Some fear changes to visa waiver program could affect immigrant families

Inside the Tom Bradley International Terminal at LAX. Federal officials are moving to restrict a program that lets travelers from 38 countries visit the United States with minimal screening.
Inside the Tom Bradley International Terminal at LAX. Federal officials are moving to restrict a program that lets travelers from 38 countries visit the United States with minimal screening.
Brian Watt/KPCC

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Federal officials are moving to tighten the U.S. visa waiver program, which has long allowed travelers from 38 countries to visit the U.S. with minimal screening.

The idea is to help prevent terrorist attacks, like the recent mass shootings in Paris. But some fear tighter rules might hamper immigrant families ability to see one another.

While most of the countries on the visa waiver list are in Europe, the list also includes nations like South Korea and Taiwan, which have strong migrant networks in Southern California.

More than 200,000 Korean immigrants live in the Los Angeles area, said Jenny Seon of the Korean Resource Center, a local immigrant assistance group. Many of these families have relatives in South Korea, she said, and they rely on the visa waiver program to see each other without long waits.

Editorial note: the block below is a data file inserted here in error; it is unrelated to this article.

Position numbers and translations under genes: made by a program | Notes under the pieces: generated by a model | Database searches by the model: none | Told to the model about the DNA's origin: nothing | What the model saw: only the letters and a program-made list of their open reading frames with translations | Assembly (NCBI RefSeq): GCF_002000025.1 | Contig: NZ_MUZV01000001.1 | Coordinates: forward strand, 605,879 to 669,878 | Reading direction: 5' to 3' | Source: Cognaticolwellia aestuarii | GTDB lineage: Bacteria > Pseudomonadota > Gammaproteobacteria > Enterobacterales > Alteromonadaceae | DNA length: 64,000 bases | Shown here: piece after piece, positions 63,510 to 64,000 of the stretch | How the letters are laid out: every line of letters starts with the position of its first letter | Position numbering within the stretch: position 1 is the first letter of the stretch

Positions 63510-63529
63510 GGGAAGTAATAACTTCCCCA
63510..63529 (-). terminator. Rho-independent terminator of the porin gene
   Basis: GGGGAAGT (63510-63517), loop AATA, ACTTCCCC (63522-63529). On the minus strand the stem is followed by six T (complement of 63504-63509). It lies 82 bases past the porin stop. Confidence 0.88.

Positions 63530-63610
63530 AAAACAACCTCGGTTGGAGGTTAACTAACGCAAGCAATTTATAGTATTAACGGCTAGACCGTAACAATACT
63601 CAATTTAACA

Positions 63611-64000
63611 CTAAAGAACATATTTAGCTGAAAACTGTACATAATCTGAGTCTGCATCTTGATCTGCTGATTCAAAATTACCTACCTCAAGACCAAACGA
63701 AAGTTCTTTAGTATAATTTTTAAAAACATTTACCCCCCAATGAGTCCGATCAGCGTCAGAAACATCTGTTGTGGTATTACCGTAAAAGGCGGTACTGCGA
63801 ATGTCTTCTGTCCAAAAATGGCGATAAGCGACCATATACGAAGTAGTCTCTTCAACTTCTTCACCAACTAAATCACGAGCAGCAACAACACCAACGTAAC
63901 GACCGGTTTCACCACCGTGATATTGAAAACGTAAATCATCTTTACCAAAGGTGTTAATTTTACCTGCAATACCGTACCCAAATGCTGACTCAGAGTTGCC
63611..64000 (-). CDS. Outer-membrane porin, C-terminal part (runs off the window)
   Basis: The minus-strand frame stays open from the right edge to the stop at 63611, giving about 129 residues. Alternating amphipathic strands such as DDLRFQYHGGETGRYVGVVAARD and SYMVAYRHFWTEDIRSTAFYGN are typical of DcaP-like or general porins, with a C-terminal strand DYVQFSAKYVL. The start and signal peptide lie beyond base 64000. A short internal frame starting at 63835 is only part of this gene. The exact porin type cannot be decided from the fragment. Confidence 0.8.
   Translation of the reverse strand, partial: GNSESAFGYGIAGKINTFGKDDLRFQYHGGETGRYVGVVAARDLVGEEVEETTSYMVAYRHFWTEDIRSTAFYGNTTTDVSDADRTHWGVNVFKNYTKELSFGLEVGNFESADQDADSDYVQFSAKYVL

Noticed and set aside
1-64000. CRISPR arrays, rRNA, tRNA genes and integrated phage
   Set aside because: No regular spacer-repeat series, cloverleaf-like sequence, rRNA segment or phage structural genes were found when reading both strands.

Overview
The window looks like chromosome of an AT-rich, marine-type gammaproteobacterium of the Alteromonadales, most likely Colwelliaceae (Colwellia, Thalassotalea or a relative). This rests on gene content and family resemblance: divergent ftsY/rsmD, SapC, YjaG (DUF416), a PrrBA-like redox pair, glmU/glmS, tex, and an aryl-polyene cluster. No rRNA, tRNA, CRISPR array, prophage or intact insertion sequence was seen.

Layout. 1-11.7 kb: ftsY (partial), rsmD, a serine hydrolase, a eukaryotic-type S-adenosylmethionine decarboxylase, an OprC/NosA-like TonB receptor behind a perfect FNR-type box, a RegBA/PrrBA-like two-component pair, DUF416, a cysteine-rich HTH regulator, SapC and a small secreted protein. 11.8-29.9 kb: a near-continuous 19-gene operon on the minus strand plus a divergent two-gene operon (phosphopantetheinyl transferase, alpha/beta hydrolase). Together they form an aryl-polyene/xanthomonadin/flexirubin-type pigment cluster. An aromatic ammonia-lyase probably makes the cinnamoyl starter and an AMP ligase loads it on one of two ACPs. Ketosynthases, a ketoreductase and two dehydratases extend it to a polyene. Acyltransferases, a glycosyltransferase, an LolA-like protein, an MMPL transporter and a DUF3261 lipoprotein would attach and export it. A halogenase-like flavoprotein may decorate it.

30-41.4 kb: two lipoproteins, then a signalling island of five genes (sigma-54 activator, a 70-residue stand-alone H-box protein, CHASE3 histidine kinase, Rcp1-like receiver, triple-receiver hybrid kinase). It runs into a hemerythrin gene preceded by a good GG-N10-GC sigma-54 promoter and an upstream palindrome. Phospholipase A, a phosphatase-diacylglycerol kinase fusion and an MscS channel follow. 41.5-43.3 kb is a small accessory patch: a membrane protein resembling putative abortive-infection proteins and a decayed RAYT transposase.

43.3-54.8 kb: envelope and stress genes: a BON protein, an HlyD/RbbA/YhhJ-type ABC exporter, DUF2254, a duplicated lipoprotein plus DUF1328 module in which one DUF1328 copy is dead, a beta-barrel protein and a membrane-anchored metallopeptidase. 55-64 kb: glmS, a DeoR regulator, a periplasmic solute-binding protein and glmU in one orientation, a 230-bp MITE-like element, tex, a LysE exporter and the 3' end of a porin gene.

“While the Paris attacks were a terrible event, we feel that with Congress tightening up on the visa waiver, it is a direct and unreasonable knee-jerk reaction that only punishes immigrant families," Seon said.

Travelers from visa waiver countries can visit the U.S. for up to 90 days without obtaining a visa. Otherwise, obtaining a visa can be a long process, Seon said.

"You can miss birthdays, and weddings," Seon said. "With the waiver, you don't have to wait that long." 

Seon said many South Koreans who travel here on visa waivers are themselves waiting to join family permanently in the United States. That process can take several years, so "while the petition is pending, the visa waiver program enables family members to stay in touch."

Some new restrictions to the waiver program have already been made. On Monday, the White House announced changes that include beefing up the use of biometric data, and checking visitors' travel history for trips to terrorist-harboring countries.

A Senate bill proposes tighter restrictions, including fingerprinting travelers, and a requirement that would bar people who have traveled to Syria or Iraq in the last five years from receiving waivers, requiring them instead to obtain a traditional visa.

The House is also set to weigh legislation that could require countries that participate in the visa waiver program to issue "smart passports" with biometric features.